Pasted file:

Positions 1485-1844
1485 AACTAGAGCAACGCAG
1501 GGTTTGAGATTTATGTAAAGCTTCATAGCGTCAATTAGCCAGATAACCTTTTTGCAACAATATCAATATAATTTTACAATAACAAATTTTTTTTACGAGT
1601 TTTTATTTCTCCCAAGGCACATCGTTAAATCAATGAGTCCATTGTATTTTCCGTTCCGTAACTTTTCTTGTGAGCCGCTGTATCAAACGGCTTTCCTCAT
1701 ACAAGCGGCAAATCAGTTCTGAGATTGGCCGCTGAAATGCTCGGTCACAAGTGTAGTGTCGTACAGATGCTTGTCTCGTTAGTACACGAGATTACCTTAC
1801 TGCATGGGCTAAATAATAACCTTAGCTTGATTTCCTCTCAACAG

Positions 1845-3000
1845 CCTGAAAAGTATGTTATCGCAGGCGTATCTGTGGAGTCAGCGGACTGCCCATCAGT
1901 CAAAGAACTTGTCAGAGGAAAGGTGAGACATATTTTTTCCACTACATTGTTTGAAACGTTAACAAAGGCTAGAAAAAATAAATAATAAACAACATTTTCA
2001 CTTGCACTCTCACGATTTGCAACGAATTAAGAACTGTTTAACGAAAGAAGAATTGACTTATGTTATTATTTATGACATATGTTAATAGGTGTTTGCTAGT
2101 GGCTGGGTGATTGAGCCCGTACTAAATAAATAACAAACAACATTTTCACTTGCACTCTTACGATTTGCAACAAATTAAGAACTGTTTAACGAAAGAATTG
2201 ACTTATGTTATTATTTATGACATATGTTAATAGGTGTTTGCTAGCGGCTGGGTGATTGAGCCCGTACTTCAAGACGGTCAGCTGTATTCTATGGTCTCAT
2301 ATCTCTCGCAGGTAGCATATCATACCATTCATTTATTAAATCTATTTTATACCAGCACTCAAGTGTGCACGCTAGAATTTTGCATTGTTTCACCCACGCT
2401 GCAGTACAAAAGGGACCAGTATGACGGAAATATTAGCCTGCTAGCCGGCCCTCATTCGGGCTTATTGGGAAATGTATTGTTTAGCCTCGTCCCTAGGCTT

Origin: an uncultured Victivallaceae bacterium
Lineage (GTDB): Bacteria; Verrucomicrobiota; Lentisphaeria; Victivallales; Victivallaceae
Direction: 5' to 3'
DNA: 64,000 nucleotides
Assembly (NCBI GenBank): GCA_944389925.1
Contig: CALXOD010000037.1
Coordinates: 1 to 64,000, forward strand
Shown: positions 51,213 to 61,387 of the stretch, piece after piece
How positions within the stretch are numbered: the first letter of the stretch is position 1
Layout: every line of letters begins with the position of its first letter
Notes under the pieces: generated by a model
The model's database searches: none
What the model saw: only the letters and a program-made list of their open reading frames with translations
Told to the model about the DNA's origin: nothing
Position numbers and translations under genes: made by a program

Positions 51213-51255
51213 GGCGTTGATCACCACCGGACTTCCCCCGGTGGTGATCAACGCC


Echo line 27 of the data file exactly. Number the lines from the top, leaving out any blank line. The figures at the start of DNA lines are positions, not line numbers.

What the model saw: only the letters and a program-made list of their open reading frames with translations